Re: Definition of Culture

John Cole. (jrc@TEI.UMASS.EDU)
Thu, 15 Aug 1996 21:31:30 -0400

On Thu, 15 Aug 1996, Jesse S. Cook III wrote:

> To the best of my knowledge and belief, no nonhuman animal *teaches* any
> other animal. Sure, some animals are "teachable" but only by humans. Other
> animals learn by imitation.

The amateur's remark:
But isn't it what raising children and growing up for many animals
(creatures) is about ie learning about how to survive?
Lack of this phase of being taught when little surely contributes to the
problem of "reintroducing" animals to their environment which in fact was
not theirs in the first place as they did not grow up in it.

The debate I find very interesting and I do save all the mail!
reply by JRC:
Well,animals DO teach each other--even if it is called "immitation." According
to Elizabeth Thomas, for example (to cross-fertilise btwn threads!) argues
that cats bring us dead birds and voles and mice in an effort to teach us to
hunt! (It is interesting to think of oneself as a sort of failed cat, but
that's a different argument!)

More basically, so many experiments show that animals raised from birth
without natural "teachers" do not mature as competent members of their
species! And a huge amount of human learning is immitative. *I* can learn
almost anything, once SHOWN how to do it so I can immitate it; I doubt if this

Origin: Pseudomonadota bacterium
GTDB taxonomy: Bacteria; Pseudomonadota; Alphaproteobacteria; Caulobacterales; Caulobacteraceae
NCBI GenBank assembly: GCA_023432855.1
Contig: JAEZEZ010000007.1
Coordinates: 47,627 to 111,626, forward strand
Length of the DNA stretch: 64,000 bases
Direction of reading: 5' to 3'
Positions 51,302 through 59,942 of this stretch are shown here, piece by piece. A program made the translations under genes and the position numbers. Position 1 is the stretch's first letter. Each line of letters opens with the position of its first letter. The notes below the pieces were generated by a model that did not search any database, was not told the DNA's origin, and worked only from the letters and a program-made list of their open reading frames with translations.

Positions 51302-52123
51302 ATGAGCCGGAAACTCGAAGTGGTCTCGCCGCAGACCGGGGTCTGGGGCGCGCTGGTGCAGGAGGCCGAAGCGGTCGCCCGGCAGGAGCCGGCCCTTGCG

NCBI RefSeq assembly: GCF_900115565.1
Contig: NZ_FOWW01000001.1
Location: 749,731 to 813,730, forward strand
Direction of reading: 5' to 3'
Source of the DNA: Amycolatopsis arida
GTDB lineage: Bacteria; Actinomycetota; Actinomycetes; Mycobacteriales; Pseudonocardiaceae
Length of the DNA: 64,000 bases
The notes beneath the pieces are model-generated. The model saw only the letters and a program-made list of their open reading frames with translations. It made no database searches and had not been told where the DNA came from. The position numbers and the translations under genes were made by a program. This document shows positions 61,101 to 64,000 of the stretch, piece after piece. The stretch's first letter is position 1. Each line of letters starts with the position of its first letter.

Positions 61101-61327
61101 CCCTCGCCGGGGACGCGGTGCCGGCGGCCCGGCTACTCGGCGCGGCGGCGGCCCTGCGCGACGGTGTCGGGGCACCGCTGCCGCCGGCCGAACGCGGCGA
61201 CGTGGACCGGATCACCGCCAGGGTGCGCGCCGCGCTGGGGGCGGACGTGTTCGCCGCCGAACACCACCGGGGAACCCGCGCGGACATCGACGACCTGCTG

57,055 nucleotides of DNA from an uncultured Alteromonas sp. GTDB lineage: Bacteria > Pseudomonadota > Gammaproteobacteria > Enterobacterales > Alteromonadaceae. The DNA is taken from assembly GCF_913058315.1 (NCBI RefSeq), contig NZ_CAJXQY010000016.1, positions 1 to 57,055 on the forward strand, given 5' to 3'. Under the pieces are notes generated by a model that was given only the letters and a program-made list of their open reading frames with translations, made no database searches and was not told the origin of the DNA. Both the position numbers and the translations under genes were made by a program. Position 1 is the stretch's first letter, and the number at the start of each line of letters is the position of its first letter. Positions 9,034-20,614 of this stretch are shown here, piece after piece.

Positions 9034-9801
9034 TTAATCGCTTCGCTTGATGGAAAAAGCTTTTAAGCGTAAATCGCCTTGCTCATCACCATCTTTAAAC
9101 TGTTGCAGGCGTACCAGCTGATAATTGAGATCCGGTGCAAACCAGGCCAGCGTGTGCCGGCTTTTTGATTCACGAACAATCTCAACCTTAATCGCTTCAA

is peculiar to me! I can teach someone stone toolmaking basics in hours, and
I doubt it entails any verbiage at all--perhaps grunts of approval or
disapproval or encouragement...but certainly not via a highly verbalized
explanation, and I assume that prehistoric hominids learned a lot in the sam
immitative way and that it is not because I am uniquely inarticulate.

This is NOT to say that humans are "just one more animal," and I think Cook
may overstate my efforts to see that behavior, artifacts, etc. be considered
integral parts of culture as somehow denigrating culture or human uniqueness.
His assertion that chimps do not hunt routinely, for example, has been shown
erroneous by research over the past ten years or so, and chimps and other
animals are found to be making and using toools and teaching each other about
it. This does not attack "humanness" or advocate a sociobiology which treats
all species as simply "behaving."

Cook has also noted that my argument against human exceptionalism appeals only
to fundamentalists who have little interest in anthropology. In fact, much of
the early history of social science, philosophy, anthropology, etc. was
devoted to determining "What KIND of 'piece of work is Man?'" Anthropologists
have traditionally been much more broad-minded than most of Western
culture--but they have not been immune to the lure of exceptionalism,
species-centrism, and sometimes even their stated enemy, ethnocentrism--they
(we) have been products of our own cultures, even though I take pride as an
anthropologist in our efforts to transcend this.

--John R. Cole